Etta Glidden was introduced to the sport of drag racing by her husband Bob at a time in the sport when most women involved in it were seen more than heard. True to the times, Etta stood by Bob as a significant member of the team while he was making a name for himself as one of the true leaders in whatever class he was competing in.
While they competed in several classes at the beginning of their involvement in the sport, their most significant impact on the sport was in Pro Stock. Throughout the team’s years of involvement in the sport, Etta was always beside her legendary husband, Pro Stock superstar, and Hall of Fame driver Bob Glidden. By the time the team retired from racing, it had collected 85 NHRA class wins, and 10 NHRA Winston World Championships. Etta was always a fixture at the starting line and in the pits as the Glidden family raced their Ford Pintos, Fairlanes, Mustangs, and Thunderbirds (as well as one year with a Plymouth Arrow) against some of the very toughest competitors in the Pro Stock class history. As the Glidden Family’s race program developed, Etta served as Crew Chief, keeping the team organized and was there to assist in any way possible, working on the car with her sons-Billy and Rusty-, with Bob’s direction, yet being a mother at the track and at home. There were many of those iconic, leaping celebratory starting line moments with Billy and Rusty as Bob recorded another victory, but those were made possible with Etta’s total dedication to the hard work she did behind the scenes in the pits and at the shop in Whiteland, Ind.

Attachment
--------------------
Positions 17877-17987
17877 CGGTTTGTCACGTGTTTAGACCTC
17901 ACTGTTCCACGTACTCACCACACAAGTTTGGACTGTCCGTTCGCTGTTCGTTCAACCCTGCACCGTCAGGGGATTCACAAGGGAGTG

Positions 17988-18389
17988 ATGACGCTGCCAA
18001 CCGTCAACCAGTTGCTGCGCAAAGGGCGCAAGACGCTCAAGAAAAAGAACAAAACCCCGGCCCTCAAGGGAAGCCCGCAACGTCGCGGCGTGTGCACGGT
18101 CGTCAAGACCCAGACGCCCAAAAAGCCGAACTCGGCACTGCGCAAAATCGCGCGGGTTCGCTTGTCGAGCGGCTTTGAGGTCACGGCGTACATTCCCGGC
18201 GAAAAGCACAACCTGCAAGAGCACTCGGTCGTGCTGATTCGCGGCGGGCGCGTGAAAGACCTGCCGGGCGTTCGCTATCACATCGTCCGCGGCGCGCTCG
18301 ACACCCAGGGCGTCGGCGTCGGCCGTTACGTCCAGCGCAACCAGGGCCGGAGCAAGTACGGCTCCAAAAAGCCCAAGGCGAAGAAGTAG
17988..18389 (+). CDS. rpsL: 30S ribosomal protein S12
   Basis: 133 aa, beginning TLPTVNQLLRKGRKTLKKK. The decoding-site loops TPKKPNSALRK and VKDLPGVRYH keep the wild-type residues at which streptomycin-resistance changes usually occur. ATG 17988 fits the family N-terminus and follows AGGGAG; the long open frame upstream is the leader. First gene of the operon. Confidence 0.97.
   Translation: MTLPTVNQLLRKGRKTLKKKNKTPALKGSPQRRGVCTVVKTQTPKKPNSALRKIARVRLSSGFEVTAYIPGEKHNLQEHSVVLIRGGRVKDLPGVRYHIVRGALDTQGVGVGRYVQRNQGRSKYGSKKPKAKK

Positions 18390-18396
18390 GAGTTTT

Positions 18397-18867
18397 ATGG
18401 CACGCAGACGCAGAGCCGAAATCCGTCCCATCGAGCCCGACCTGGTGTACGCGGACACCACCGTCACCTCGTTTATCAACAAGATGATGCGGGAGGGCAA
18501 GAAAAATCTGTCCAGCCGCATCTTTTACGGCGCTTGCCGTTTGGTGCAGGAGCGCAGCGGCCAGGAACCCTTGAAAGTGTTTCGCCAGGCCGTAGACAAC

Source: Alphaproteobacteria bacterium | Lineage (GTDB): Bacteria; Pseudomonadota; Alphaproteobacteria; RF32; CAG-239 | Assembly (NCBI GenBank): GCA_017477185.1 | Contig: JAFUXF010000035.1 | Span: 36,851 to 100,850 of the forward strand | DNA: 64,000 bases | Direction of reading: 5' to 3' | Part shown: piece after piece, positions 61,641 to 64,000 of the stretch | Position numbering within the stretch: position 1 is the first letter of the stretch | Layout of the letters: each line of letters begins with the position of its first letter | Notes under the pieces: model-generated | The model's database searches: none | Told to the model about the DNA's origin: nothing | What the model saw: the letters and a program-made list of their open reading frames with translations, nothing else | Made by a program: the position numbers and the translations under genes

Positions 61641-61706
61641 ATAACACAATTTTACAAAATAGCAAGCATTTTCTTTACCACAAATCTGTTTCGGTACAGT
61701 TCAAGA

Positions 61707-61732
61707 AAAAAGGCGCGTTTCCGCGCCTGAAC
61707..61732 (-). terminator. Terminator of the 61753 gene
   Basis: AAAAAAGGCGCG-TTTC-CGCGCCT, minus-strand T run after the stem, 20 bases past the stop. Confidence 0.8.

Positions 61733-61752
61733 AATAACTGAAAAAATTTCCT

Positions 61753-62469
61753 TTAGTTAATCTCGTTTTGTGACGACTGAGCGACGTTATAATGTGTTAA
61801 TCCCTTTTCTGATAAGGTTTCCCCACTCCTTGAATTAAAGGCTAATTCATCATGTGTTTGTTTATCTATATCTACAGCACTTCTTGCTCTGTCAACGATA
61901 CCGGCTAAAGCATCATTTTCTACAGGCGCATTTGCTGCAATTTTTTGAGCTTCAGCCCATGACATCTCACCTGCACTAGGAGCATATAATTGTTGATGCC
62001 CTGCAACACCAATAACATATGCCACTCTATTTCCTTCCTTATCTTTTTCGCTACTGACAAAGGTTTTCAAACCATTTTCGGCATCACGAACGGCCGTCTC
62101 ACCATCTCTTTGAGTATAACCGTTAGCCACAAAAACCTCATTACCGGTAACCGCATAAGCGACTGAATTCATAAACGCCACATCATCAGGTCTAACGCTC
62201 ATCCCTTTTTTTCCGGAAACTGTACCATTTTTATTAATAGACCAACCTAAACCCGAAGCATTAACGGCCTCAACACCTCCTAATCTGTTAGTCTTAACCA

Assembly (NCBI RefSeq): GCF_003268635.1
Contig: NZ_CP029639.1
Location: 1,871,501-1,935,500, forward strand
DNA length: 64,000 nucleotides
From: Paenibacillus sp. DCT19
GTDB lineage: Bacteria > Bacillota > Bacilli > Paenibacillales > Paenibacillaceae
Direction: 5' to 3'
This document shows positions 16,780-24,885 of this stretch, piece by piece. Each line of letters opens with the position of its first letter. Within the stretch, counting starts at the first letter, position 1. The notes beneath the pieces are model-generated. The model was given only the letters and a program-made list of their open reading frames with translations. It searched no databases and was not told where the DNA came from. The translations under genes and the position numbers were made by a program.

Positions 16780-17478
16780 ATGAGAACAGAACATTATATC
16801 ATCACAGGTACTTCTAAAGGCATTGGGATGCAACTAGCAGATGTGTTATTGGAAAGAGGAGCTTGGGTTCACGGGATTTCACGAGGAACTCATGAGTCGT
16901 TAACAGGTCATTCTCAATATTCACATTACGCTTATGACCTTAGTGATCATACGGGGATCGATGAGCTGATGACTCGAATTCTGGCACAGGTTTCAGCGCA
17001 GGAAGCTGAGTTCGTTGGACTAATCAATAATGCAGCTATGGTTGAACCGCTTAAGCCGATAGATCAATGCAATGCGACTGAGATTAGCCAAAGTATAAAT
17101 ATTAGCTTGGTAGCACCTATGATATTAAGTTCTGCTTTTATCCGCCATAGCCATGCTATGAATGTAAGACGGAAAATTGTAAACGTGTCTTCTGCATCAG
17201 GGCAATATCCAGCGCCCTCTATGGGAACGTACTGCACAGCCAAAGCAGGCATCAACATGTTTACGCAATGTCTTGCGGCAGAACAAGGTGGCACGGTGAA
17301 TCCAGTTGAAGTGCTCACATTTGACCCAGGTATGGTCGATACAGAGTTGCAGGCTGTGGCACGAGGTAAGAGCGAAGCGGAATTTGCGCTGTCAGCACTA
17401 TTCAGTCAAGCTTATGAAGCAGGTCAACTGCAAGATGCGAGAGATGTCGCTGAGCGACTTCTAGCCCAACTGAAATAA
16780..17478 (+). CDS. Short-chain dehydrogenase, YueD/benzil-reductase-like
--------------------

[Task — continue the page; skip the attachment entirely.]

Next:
There was also the humanitarian side of Etta that few have known about. She is one of the three ‘Founding Mothers’ of the Drag Racing Association of Women (DRAW) that brought together several of the wives of the leading drivers and personalities of the sport in 1984 following Shirley Muldowney’s life-threatening crash that pointed to the need for both financial and moral support of drag racing families following accidents. Her tenacity and ability to handle the business and family needs made Etta Glidden one of the sport’s most respected personalities. The Patricia Garlits Memorial Award is given out annually to a woman who has “contributed to the sport of drag racing through their professional activities- at the track-and/or their personal activities-off the track-which promotes the sport in a positive manner or to the success of the sport.”